Black hole in the ‘Eye of Sauron’

Eye of Sauron image of NGC 4151

This false-colour image (using X-ray, visible light and radio wave data) of the core of galaxy NGC 4151 resembles the Eye of Sauron from the Lord of the Rings movies. In reality, it shows the region surrounding a supermassive black hole.

  • Spiral galaxy NGC 4151 has a growing, giant black hole at its centre.
  • Dubbed “The Eye of Sauron” for its resemblance to the “The Lord of the Rings” character

AT THE HEART OF MANY (perhaps most) galaxies there lives a dark, malevolent force—a black hole.

And they aren’t just ordinary black holes. They are giants…what astronomers call ‘supermassive’ black holes, which can have masses hundreds of millions or billions of times the mass of our Sun.

One such galaxy is NGC 4151. Located about 43 million light-years from Earth, it is one of the nearest galaxies to contain an actively growing black hole.

A new false-colour image put together using different wavelength data makes the local region surrounding the black hole look like the ‘Eye of Sauron’ from the Lord of the Rings movies.

In the ‘pupil’ of the eye, X-rays (coloured blue) detected by the Chandra X-ray Observatory are combined with visible light wavelengths (yellow) showing positively charged hydrogen atoms (from observations with the Jacobus Kapteyn Telescope in the Canary Islands).

The red surrounding the pupil shows neutral hydrogen detected by radio observations with the Very Large Array radio telescope in the USA.

Because it is so close (in astronomical terms), NGC 4151 offers one of the best opportunities to study the interaction between an active supermassive black hole and the surrounding gas of its host galaxy.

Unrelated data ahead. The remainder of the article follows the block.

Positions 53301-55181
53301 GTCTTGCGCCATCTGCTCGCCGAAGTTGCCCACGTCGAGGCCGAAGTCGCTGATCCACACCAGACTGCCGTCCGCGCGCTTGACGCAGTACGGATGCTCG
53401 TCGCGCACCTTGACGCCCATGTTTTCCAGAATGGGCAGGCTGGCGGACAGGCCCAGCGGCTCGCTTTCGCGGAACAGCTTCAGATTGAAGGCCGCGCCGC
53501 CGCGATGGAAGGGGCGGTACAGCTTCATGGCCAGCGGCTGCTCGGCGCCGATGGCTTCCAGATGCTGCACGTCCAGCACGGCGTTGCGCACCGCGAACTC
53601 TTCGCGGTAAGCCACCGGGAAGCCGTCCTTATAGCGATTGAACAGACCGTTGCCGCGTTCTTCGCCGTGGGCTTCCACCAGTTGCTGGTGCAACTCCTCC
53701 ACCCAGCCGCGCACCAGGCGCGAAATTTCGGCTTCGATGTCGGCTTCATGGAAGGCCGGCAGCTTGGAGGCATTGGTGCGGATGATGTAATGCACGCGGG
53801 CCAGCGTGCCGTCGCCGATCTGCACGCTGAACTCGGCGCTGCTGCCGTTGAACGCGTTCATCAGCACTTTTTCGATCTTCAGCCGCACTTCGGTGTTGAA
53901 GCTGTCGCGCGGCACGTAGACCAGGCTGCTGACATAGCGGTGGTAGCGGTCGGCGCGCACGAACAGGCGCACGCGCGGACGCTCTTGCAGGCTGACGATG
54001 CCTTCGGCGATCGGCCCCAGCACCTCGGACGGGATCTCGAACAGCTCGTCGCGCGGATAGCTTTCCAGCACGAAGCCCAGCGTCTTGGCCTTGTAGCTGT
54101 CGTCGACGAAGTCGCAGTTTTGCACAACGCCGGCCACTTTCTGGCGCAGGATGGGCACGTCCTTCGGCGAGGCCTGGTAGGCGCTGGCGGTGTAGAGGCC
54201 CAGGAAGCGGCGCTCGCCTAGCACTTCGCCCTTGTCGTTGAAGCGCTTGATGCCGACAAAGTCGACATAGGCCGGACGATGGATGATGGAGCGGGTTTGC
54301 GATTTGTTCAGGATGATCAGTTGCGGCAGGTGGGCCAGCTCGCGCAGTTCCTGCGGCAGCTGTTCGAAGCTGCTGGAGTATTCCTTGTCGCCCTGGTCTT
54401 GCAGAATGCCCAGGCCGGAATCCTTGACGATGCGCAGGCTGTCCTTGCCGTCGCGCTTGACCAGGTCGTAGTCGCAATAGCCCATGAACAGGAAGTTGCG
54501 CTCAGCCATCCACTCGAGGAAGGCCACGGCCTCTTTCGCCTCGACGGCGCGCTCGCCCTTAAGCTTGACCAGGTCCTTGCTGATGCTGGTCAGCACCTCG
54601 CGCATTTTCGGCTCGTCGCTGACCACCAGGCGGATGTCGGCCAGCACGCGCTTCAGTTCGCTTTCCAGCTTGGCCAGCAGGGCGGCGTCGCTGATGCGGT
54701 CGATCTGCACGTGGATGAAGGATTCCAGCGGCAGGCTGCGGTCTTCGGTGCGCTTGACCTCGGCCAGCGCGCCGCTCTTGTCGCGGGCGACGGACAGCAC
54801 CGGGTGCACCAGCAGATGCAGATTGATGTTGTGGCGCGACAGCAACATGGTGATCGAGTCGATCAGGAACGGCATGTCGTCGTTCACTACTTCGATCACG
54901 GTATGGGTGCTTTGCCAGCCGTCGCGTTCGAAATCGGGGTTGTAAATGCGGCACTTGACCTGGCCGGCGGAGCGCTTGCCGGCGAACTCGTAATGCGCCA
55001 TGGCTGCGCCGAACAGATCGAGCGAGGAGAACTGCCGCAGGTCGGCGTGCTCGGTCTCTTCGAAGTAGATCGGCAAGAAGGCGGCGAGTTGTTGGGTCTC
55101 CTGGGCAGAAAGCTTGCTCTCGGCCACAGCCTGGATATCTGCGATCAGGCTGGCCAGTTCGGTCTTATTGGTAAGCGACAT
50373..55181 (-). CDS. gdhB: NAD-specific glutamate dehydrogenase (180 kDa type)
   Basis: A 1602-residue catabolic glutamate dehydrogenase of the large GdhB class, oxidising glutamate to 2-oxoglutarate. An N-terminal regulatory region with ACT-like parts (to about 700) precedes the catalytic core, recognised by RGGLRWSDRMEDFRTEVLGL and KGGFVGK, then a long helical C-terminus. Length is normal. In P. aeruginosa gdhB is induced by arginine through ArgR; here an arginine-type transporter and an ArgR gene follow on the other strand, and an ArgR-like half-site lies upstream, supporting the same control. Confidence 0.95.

Such interaction, or ‘feedback’, is recognised to play a key role in the growth of both black holes and their host galaxies.

Gas falls into the black hole, feeding it and making it grow larger.

But as the gas approaches the black hole, it heats up…to the point where some of it shoots back into the galaxy in a process known as an outflow. That hot gas emits X-rays.

If the X-ray emission seen in the core of NGC 4151 indeed originates from hot gas heated by the outflow from the black hole, it would be strong evidence for black hole feedback occurring within individual galaxies.

Such feedback has already been seen on larger scales—in clusters of galaxies such as the Perseus Cluster, where active black holes interact with surrounding gas.

Adapted from information issued by Chandra X-ray Centre. Image credit: X-ray, NASA / CXC / CfA / J.Wang et al.; optical, Isaac Newton Group of Telescopes, La Palma / Jacobus Kapteyn Telescope; radio, NSF / NRAO / VLA.

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